The Jewish Eye
Chacham Tzvi Hirsh Ashkenazi – Sefardi or Ashkenazi? Esteemed By Both, Battled Both
The Chacham Tzvi was from the great gedolim of his time. His life was spent crisscrossing Europe always on the move due to the conflicts that often found him. The result was a world renowned gaon and tzaddik respected by both Ashkenazim from whom he descended, and Sefardim who he led having himself learned in and led Sefardic communities. His battles against Shabtai Tzvi followers caused him much grief, despite the fact Shabtai Tzvi already died a Muslim convert. His son Rav Yaakov Emden ultimately carried on this battle in the next generation.
Chacham Tzvi Hirsh Ashkenazi was born in Moravia now in the Czech Republic in 5420/1660 after his family ha fled from Vilna because of the Cossack massacres. In his youth his family moved again to Alt Oben where he studied with his father Rav Yaakov Zack and his grandfather Rav Ephraim HaKohen the Shaar Ephraim of Vilna.
Afterwards his parents sent him to Salonika to learn under Rav Eliyahu Kobo. On his way back, as just a young man he passed through Constantinople where the Sefardic community crowned him Rav and gave him the title that would stick with him his whole life; Chacham Tzvi. After finally returning home and marrying, the Prussian wars interrupted his learning and his life as a shell fell on his home killing his young wife and only daughter.
As he fled his reputation preceded him wherever he went and he was honored and courted to be Rav of many communities. He eventually found his way to Sarajevo where he was appointed Rav. After hearing that his parents were taken captive in the Prussian war, he left Sarajevo to return home to try to gain their release. He found them in Berlin and subsequently married the daughter of the Rav of the three cities Altuna, Hamburg, and Wansbeck. He opened a yeshiva and spent eighteen peaceful years teaching and learning torah.
At the age of 46 when his father in law passed away he was appointed Rav in his stead. Shortly after members of the kehilla decided to appoint a different Rav not nearly his equal. For the sake of peace, the Chacham Tzvi agreed to be Rav in a six month rotational basis. This arrangement did not bring peace and the Chacham Tzvi accepted a very lucrative offer to serve as Rav in Amsterdam.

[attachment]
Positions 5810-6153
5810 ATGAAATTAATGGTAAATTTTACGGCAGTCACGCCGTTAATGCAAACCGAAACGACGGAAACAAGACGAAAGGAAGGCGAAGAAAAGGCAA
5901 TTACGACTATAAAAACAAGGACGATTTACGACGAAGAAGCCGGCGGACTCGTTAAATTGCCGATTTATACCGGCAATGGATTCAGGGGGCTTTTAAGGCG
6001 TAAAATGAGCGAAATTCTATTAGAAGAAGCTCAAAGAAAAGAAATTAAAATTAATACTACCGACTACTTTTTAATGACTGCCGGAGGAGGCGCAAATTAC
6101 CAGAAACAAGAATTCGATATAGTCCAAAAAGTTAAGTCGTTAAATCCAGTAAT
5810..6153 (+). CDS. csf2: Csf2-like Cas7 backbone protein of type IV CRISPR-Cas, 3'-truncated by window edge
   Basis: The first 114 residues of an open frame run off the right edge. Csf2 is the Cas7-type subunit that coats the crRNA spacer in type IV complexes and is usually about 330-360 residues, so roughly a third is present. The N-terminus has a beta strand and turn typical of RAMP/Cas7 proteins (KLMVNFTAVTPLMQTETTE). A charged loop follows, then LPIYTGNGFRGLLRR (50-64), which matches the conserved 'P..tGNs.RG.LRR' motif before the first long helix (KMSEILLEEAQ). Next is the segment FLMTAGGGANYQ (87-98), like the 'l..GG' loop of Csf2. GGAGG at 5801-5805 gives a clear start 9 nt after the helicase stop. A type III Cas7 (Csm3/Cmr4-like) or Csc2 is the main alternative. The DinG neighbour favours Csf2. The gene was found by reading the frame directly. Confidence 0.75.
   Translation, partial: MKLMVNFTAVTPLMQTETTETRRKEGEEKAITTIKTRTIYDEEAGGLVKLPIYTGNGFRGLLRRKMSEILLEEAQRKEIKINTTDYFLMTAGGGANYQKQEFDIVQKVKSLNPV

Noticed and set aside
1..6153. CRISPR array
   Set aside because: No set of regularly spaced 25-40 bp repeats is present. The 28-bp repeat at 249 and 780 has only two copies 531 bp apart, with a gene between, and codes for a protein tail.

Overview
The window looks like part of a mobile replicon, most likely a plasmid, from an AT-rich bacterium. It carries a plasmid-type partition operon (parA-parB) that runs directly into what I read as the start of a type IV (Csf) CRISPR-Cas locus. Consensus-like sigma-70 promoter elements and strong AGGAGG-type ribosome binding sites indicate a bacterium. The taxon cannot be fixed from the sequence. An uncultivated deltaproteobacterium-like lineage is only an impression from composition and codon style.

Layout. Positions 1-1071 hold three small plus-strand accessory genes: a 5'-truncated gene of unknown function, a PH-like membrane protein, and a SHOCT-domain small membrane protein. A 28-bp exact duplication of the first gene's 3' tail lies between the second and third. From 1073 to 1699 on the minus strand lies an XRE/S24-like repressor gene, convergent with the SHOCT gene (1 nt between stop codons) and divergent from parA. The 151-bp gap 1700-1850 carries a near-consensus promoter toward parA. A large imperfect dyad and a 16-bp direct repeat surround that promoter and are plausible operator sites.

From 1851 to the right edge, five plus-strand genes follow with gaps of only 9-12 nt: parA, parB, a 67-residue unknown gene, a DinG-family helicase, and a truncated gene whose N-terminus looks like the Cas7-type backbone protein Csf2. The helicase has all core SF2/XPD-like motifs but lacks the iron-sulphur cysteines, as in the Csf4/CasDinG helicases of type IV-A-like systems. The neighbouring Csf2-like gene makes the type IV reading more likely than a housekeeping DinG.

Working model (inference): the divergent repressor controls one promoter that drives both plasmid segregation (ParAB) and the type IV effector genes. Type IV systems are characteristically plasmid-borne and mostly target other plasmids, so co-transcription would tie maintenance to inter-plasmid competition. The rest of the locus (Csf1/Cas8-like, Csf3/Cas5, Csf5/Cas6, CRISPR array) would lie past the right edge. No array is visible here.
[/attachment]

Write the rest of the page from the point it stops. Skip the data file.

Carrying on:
Nechemiah Chayun a Shabtai Tzvi follower showed up in Amsterdam after being chased out of the Balkans. After receiving a tip, the Chacham Tzvi tried to head off any trouble by exposing Chayun. Unfortunately Chayun had already gained respect of the Portuguese community of Amsterdam who felt that the Chacham Tzvi’s slander was unwarranted. After an ugly feud the Chacham Tzvi fled to London where both the Ashkenazi and Sefardi communities accorded him great honor. Not wanting to stay there the Chacham Tzvi spent the rest of his life serving as Rav in various cities in Germany and Poland. Many future gedolim were his offspring.
Interestingly in his sefer Shu”t Chacham Tzvi he asks if a golem can be part of a minyan. He mentions that his grandfather Rav Eliyahu Baal Shem Ab”d of Chelm created one. Rav Yaakov Emden writes in Sheilos Yaavetz that his father told him that after the Golem was created it started growing larger and larger. Rav Eliyahu was afraid it would destroy the world. He therefore removed the Shem Hashem that was attached its forehead and the golem disintegrated into the ground. In the process Rav Eliyahu was scratched on his face.
The Chacham Tzvi died in Lemberg in 5478/1718. Yehi Zichro Boruch
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